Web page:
Consider where the ‘knot’ will finish and make sure that it can be tucked out of the way to avoid risk of injury.

Make sure that the item is strong enough to accept to force of tensioning the wire.

Use a suitable gauge of wire appropriate to the job.

Always hold the end of the wire when cutting it to avoid injury.

 

Garden Edge and Grapefruit

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While there are plenty of photos of our vegetable garden there is much less evidence of the rest of the garden.  Some of it is quite naturalised and, in parts, overgrown.  We want to keep it as natural as possible but some areas require clearance of invasive weeds which are a real pest as they thrive in our high rainfall,  sub-tropical climate.  Little by little, we are planting native shrubs, in many cases, indigenous to the local area.

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This area alongside our western boundary fence had long been neglected.  As part of the preparation for the soon to be assembled garden shed we cleared the area and have planted 3 new shrubs.  In order to be able to maintain the area we have placed a rock edge about 1.5 metres from the fence.  The rocks were all sourced from our property.  Rocks are an abundant resource here and we use them for a multitude of purposes.

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As I mentioned in this post we have an orchard of about 10 citrus trees and were unfortunate enough to have an infestation of citrus fruit piercing moth a couple of months ago.  Whether it is their lifecycle, the cold weather or simply a natural progression, they appear to have moved on and I think the Valencia oranges may have been spared as well as some of the grapefruit and the netted mandarin.

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Today I picked several grapefruit – enough to make a batch of marmalade.  I sliced and soaked the fruit and will be making the marmalade tomorrow so will post all of the details then.

I started to cut them by hand.

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However, that proved too difficult so I heeded the advice of the recipe and used the thin slicing blade of my food processor which made short work of the job.  It was a simple matter of retrieving the ends of the quarters and slcing the last bits by hand.

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Soaking overnight.

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Compost Bays – Completed

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We now have 4 new functioning compost bays, and as promised, here are some views of the finished product.

Because of the slope, the ground needed to be levelled once all of the structure was in place.

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Close-up of some of the details.

We wired the mesh panels to the star pickets.

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Geotextile stapled to the inside of the timber lattice.

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The 5 metres of geotextile and 1 star picket were the only new purchases we made for this project.  Everything else was already here and most of it had been salvaged or recycled.

One of the most important considerations when planning this project was the street view.  The back of the bays are parallel to and only 1 metre inside our boundary fence which faces the road.

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I am very pleased with the result, and if anything, it has actually enhanced the view from the street.

 

Garden Structures

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There is more to a garden than just the plants.  Pergolas, seats and birdbaths are some of the non-plant items you might find in a garden.

The vegetable garden is perhaps less likely to have these type of pieces than other areas of the garden. However, this week we made the following additions to our vegetable garden.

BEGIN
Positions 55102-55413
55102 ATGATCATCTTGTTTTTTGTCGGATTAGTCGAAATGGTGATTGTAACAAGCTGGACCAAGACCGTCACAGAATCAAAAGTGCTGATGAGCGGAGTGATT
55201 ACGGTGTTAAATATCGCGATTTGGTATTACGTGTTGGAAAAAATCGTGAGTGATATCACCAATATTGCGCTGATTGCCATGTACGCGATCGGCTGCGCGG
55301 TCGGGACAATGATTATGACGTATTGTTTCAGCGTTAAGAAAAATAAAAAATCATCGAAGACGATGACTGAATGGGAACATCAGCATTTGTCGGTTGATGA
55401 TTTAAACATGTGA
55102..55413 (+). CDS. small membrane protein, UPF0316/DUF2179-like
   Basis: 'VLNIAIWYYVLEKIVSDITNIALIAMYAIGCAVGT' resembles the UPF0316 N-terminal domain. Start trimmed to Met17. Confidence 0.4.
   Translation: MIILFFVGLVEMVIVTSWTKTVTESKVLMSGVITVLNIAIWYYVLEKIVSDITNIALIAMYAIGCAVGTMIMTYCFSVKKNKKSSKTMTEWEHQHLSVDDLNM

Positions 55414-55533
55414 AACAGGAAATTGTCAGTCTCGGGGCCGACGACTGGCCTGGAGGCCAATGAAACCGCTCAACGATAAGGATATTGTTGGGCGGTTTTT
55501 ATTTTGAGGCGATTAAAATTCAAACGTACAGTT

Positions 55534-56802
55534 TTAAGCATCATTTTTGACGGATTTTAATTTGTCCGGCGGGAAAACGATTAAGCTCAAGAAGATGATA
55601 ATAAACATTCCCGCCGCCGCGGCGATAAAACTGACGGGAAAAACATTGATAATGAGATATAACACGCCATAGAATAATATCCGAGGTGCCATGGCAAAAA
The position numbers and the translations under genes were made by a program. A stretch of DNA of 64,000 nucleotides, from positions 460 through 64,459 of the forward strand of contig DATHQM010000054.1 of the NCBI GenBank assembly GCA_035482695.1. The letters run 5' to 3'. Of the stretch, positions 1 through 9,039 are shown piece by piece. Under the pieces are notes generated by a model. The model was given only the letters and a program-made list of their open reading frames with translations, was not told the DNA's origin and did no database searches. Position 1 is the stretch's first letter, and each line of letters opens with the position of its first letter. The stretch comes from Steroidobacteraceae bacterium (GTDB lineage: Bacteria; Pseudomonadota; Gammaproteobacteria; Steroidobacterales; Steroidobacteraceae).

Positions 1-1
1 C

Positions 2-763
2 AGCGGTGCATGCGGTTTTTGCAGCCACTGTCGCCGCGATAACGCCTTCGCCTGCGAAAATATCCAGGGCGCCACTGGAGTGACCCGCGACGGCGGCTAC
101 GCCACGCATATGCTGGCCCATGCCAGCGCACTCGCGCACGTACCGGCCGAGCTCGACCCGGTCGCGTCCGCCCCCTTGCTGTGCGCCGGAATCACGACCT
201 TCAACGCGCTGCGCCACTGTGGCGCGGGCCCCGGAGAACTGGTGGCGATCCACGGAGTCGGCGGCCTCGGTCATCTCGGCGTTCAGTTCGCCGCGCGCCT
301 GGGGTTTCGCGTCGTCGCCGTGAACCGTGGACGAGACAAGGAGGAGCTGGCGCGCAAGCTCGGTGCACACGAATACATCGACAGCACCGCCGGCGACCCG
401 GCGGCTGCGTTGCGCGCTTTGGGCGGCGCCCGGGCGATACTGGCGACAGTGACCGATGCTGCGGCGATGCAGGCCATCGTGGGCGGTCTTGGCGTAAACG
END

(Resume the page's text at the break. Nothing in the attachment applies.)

The first is a purely whimsical piece – a ‘windmill’ which spins in even the slightest breeze.  I am hopeful that it may even be something of a deterrent to the pesky birds.  Aside from that, it is quite mesmerising to watch and is visible from the kitchen window.

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The other additions are of a more practical nature.  These black powder-coated toppers accept 4 standard sized garden stakes which are anchored with screw fixation to create a wigwam-like structure.  Twine can be wound around them to create a growing frame for climbing plants.  I am planning to plant climbing beans on one of them.

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One of my future projects for this area is the addition of a scarecrow.  I have never made a scarecrow but I don’t think it would be too difficult.

 

 

Happy Blue Year!!

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The New Year’s Eve challenge that was posed in a Facebook group I follow was to post a photo of your take on ‘Bubbles, Berries and Blooms’.

So here it is to share with you all.

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Blue agapanthus from beside the driveway, a bowl of freshly picked blueberries from the garden and some soda water with a wedge of lime in one of my favourite glasses – the blue one of a set that belonged to my mother.

May 2019 be filled with beauty for you.

In the Fading Light

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After the grey and rainy days of the past week, we had a perfect Queensland winter day.  Brilliant blue sunshine but quite chilly with a westerly wind.  I did not even stop to take a photo as we were busy working on an outdoor project.

You may remember this post from a little over 3 months ago when we began in earnest to build the walkway/pergola entrance to our garden.  It had been several years in the dreaming/planning stages but is now finally a reality, albeit, a not quite finished one.

We worked until the light was fading fast so I snatched these last minute photos as GMan was packing up the final tools.

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We still have to attach the crossbar at the end closest to the house as well as panels of wire on the lower sections of the sides.

The next step will be to decide on exactly what coverage we want on the top of the walkway.  It will probably be timber slats but we need to consider how wide and how far apart.  The base will be paved with some of the pavers we salvaged from the front steps when they were demolished.  There is even a pile of excess crusher dust salvaged from the front steps project, too.  We will clean the pavers with the high pressure Gerni first.

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The final step will be to plant 4 Mandevilla creepers in shades of pink and crimson.

I am excited at the progress we have made and am looking forward to seeing a welcoming flower-covered entrance to our garden.